Alex Constantine - April 4, 2013
'And Hell Followed with Her;’ Murder Along the Border
March 22, 2013
David Neiwert’s new book is a taut true-crime story told with a measure of gravitas, gripping as much for the grisly particulars of a violent murder as for the fascinating context of the anti-immigrant movement playing out along the U. S-Mexico border.
“And Hell Followed with Her: Crossing the Dark Side of the American Border” (Nation Books, 336 pp., $26.99) begins with a harrowing retelling of a 911 call made by Gina Gonzalez, grievously wounded near the bodies of her slain husband and 10-year-old daughter, victims of a brutal execution-style shooting in Arivaca, Ariz., 12 miles north of the border. Author David Neiwert takes off from there to flesh out the stories of the victims and the assailants while examining the murky and often chaotic world of border vigilantes.
In a cast of dubious characters, the most notorious is Shawna Forde, the flamboyant leader of a small band of crooks who plan and carry out the killings in May 2009 for a stash of money they think is hidden in the victims’ house.
Forde lived in Washington state from 2006-2009, when she first became active in the growing Minuteman militia movement. Neiwert, a Seattle resident, devotes a whole chapter on the movement in Washington state.
Forde was born into poverty and abuse, and committed her first felony at age 11. Throughout her adolescence and young adulthood, she cycled in and out of crime, jobs and relationships. An inveterate liar, Forde could also be charming and persuasive. In 2009 she moved to Arizona to be closer to the action. As illegal border crossings mounted during the last decade, Minutemen decried the ineffectiveness of the U.S. Border Patrol. Many decided to take action as private citizens. Although they didn’t openly promote violence, pledging to call the Border Patrol when they spotted suspected illegal entrants, many had a violent past.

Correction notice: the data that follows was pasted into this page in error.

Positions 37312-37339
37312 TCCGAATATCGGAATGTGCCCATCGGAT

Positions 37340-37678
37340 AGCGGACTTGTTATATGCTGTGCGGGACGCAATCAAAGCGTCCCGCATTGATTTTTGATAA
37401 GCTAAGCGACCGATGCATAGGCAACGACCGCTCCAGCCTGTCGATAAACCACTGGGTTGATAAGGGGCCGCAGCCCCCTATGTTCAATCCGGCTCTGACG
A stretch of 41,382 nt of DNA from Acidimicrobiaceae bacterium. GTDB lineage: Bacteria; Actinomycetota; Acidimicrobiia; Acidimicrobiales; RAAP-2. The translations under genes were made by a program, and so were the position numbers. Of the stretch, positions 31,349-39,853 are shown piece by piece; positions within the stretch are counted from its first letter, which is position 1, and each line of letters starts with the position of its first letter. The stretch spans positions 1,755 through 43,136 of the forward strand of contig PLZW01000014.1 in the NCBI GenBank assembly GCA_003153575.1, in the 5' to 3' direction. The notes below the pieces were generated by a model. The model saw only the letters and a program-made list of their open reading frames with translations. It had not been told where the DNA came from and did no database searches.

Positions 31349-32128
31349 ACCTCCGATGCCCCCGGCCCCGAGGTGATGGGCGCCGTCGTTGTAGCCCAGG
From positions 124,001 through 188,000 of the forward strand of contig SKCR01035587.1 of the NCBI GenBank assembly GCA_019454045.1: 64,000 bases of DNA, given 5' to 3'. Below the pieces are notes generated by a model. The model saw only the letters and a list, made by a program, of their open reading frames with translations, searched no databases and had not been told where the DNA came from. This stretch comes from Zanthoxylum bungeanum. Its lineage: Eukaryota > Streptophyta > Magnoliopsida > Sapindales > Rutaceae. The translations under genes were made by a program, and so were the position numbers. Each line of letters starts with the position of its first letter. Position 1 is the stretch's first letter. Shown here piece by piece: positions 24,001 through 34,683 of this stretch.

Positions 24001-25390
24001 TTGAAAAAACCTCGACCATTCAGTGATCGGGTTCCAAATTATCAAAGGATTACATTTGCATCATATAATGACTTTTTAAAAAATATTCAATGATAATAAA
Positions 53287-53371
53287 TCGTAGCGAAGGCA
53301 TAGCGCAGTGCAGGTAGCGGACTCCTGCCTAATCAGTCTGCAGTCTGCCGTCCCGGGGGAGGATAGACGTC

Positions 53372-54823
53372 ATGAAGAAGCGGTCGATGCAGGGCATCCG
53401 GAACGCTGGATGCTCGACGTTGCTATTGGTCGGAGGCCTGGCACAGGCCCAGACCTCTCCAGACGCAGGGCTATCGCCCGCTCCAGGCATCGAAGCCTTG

Southern Arizona and other regions along the Mexico border became a nexus for an assortment of nativists, white supremacists, gun zealots and ex cons, conjuring up the old wild west. But while they attracted a lot of attention, the movement was disorganized and rife with infighting, and it was not nearly as popular and widespread as media reports indicated.
Neiwert shows how credulous media members — especially local television stations and CNN’s Lou Dobbs — whipped up the hysteria with softball interviews of Chris Simcox, Jim Gilchrist and other Minuteman leaders. As the author astutely observes, the anti-Latino, anti-immigrant frenzy recalls historical racism in the American west, especially anti-Asian campaigns in the 19th and 20th centuries. (Neiwert wrote a groundbreaking history of Japanese Americans in Bellevue.)
In an otherwise seamless narrative, Neiwert occasionally lapses into perplexing (and slightly noir) declarations — “Like most of Shawna’s stories, it had about a 99 percent chance of being 100 percent bull---,” he writes — when his superb reporting and descriptive skills are more than enough to expose the B.S.
Though the incidents in this book occurred nearly four years ago, the circumstances surrounding the murders are still highly relevant. As the national debate on immigration heats up again, this is a must-read for those who seek a deeper understanding of the issues and emotions behind the rhetoric.